Golden 1 Center Unrivaled in Sustainable Design
When it comes to sustainability, the new home of the National Basketball Association (NBA) Sacramento Kings scored a slam-dunk by becoming the first indoor sports arena to achieve Leadership in Energy and Environmental Design (LEED) Platinum certification.
“LEED Platinum is given to projects that meet strict standards in energy use, water efficiency, transportation impacts and the materials used in construction,” the Sacramento Bee reported. “Golden 1 Center is officially the ‘greenest’ arena in the country.”
Named for Golden 1 Credit Union, the $556 million arena is 100 percent solar powered and uses 45 percent less water and 30 percent less energy than required under California regulations, according to the Bee.
“Golden 1 Center will be powered during the day by solar panels on the building’s roof,” the Bee explained. “A new 11-megawatt solar farm built by the Sacramento Municipal Utility District on its Rancho Seco property in partnership with the Kings will generate the power to offset electricity used at the facility during evening events.”
Ultra-low flow plumbing captures grey water for irrigating an open plaza outside the arena, noted inhabitat.com, a weblog devoted to the future of design.
“Water conservation will result in a 45 percent reduction in use over what California code requires,” inhabitat.com shared. “There are also living wall gardens lining the exterior of the arena consisting of local plants and edibles that are watered via a drip irrigation system from water runoff collected from the roof.”
Citing an environmental impact analysis of the Golden 1 Center site, Arena Digest magazine reported that a total of nearly 2,000 fewer tons of greenhouse emissions will result from locating the arena in downtown Sacramento.
“The Sacramento Kings decision to move the arena downtown will reduce average miles traveled per attendee by 20 percent, cut overall air emissions by 24 percent, and reduce travel-related greenhouse gas emissions per attendee by 36 percent by 2020,” Arena Digest reported.
Another energy-saving feature by arena designer AECOM is a displacement ventilation system that improves fan comfort by channeling conditioned air through vents located directly beneath their seats. The system allows people in the stands to use an app on their phones to influence the temperature in their specific seating section.
“Fans can use smart devices to interact with the team, order food, find the shortest lines, and share experiences on social media,” an AECOM design fact sheet stated. “The Wi-Fi system offers internet speeds 17,000-times faster than the average home, making it the world’s most connected fan arena.”
The arena features two open concourses that provide fans with 360-degree views of the court, as well as the city through windows and five six-story tall aircraft hangar doors at the entrance to the arena. Manufactured in Minnesota, the doors open the arena to natural cooling during concerts and entertainment events.
Special care was taken to achieve an “architectural aesthetic” on the hanger doors and throughout the arena, explained Pete Trevino II, coatings project manager and estimator with Sacramento-based Valdez Painting, Inc.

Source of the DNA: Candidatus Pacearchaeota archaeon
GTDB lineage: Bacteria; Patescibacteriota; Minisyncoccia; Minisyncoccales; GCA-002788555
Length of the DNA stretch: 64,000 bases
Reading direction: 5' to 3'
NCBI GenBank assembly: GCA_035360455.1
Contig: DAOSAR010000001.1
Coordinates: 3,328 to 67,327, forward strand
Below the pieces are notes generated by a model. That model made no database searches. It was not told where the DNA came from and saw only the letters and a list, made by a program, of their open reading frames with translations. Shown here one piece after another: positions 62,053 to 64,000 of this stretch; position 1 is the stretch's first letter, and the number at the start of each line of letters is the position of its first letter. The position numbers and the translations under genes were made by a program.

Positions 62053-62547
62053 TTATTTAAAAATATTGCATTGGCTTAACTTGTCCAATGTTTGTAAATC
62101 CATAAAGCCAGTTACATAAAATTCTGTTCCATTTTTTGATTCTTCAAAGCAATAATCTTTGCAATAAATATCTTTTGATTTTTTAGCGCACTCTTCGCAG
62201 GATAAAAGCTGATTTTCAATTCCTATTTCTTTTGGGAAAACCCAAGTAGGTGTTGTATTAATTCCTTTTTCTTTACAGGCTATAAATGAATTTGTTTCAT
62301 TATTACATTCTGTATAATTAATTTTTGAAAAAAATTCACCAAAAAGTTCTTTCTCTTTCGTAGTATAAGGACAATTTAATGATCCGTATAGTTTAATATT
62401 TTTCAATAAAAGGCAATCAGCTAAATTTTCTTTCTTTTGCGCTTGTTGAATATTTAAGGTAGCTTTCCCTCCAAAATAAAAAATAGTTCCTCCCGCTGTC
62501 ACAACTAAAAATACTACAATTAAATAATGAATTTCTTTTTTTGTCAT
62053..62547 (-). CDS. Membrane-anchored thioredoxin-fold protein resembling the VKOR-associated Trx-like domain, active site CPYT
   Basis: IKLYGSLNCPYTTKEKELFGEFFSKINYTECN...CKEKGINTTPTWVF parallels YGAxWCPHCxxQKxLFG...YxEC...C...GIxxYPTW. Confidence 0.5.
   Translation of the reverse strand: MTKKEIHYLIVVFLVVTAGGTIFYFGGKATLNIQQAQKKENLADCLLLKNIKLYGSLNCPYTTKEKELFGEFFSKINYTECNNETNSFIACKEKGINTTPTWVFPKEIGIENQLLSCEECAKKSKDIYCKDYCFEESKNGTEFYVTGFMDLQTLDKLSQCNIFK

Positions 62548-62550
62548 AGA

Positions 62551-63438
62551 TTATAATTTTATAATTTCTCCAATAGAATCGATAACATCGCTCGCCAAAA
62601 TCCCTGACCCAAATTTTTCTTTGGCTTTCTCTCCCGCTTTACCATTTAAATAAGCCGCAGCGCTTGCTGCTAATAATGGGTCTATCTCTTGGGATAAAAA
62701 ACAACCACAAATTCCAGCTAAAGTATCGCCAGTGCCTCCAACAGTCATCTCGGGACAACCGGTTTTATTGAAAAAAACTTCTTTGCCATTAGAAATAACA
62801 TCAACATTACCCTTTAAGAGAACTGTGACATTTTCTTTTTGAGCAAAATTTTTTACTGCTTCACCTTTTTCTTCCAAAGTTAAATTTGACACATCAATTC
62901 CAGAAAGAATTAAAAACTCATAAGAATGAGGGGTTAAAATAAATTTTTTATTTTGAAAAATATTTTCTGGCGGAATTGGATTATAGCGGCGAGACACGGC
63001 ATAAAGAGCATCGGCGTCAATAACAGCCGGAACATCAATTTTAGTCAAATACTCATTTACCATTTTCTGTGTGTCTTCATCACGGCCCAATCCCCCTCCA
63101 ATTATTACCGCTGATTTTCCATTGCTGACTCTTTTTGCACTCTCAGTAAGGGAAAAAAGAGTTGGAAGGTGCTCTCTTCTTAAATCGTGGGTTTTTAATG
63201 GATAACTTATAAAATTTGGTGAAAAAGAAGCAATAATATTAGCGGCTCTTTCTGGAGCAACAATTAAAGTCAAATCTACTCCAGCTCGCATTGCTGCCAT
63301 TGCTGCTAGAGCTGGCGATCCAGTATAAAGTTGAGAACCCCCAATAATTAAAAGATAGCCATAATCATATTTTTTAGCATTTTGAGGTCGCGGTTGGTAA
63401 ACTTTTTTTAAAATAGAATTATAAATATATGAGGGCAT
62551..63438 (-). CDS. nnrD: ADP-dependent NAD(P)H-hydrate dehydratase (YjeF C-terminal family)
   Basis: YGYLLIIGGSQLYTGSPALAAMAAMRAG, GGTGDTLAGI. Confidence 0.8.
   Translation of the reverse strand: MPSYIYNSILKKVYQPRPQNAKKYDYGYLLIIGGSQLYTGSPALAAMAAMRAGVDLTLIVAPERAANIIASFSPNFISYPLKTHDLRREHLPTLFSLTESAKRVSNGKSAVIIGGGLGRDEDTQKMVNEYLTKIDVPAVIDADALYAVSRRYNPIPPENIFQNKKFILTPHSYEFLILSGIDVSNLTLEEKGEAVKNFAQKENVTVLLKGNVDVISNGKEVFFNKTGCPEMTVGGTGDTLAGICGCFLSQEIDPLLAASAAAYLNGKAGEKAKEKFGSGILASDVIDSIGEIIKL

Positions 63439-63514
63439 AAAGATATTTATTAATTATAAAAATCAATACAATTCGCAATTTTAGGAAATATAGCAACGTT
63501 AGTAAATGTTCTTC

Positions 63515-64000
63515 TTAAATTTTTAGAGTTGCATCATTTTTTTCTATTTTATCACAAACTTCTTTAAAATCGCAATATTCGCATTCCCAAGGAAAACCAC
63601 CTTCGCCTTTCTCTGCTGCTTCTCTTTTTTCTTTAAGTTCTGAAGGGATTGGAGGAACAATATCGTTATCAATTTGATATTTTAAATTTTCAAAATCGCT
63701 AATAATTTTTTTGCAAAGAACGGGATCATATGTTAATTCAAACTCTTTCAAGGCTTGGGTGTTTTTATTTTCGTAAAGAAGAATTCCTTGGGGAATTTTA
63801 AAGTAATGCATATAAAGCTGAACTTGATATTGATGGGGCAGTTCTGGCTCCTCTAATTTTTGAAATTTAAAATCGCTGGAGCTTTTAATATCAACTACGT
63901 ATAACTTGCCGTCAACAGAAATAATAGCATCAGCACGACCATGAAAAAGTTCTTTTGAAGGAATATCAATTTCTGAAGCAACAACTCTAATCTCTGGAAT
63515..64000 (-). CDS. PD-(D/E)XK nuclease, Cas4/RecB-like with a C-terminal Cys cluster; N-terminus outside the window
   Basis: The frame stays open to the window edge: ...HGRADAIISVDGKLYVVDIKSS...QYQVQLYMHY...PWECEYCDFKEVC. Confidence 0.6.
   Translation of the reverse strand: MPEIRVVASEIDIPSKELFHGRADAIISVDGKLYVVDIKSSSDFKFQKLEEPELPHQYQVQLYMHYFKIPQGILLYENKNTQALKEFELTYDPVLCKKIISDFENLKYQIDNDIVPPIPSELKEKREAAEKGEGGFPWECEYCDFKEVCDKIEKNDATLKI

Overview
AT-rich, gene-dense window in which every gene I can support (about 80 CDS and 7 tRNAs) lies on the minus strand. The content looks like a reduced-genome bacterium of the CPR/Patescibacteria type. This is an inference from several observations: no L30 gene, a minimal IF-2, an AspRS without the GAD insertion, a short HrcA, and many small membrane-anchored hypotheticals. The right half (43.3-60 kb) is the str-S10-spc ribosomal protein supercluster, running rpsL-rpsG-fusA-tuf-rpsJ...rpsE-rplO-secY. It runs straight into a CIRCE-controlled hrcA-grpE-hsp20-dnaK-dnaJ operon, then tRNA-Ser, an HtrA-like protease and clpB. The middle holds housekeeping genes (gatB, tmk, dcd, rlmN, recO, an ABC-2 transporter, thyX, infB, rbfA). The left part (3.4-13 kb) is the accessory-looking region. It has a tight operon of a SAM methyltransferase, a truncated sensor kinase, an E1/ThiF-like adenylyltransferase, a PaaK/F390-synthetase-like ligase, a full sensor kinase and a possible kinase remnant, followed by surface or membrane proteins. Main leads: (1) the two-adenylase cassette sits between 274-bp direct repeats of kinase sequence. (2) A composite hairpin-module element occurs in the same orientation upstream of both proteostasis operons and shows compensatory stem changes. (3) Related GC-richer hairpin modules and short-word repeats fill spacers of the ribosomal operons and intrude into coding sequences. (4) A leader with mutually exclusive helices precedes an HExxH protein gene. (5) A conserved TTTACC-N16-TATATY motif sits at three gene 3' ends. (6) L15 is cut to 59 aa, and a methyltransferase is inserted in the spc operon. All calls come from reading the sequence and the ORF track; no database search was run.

Most of primer and finish coatings specified for the arena contained less than 100 grams per liter of volatile organic compounds (VOCs).
The hanger doors arrived from the manufacturer shop-primed with Series 27WB Typoxy, a low-odor, low-VOC water-based epoxy coating. Trevino and his crew applied the finish coat of Series 1095 Endura-Shield, a low-VOC aliphatic acrylic polyurethane coating. The same coating system was applied to structural steel.
The arena’s exposed ceiling required more than 3,600 gallons of Series 115 Uni-Bond DF, a high-performance, waterborne acrylic primer and finish.
“It was used on galvanized sheet metal decks, structural steel and cementitious fireproofing,” Trevino recalled. “The high-performance coating was spray-applied with crews working from swing stages and 185-foot tall cherry pickers that reached the steel at the top of the bowl.”
Gray, white and “arena silver” were the primary colors used for the project, in addition to the Pantone PMS 123 athletic gold coating that spells out Golden 1 on the arena’s roof.
“We ended up using Series 1095 with a clear coat finish for the rooftop lettering to provide the UV resistance that was needed,” Trevino said.
Other low-VOC coatings specified for the project included a waterborne acrylic polyurethane coating, a water-based High Dispersion Pure acrylic polymer; and a waterborne polyurethane coating for interior wall and floor applications.
“It was a great project,” Trevino acknowledged. “We’re glad we had the opportunity to work with the Kings, with the general contractor Turner Construction, and with Tnemec, which provided a high level of customer service. Tnemec rushed orders for us and we received a quick turnaround from the company’s warehouse in Compton, California.”
The project required careful coordination between Darrell Buerky of Midwest Coating Consultants, Inc. in Kansas City, Missouri, and Sherry Amos of Amos and Associates in California, who were supported by other Tnemec representatives in Minnesota and Arizona.
“I worked on the coating specification with the architect and Sherry was on-site to assist the coating contractor with any application issues they encountered,” Buerky observed. “One of the things that makes Tnemec so effective is the way we coordinate projects among various offices across the nation.”
Amos echoed this view adding, “Due to the size of the project and the tight time frame, different fabricators had to be used. I became involved when there were issues with primer touch-ups, or when a weld area needed to be sanded and touched up. We solved every issue as they arose.”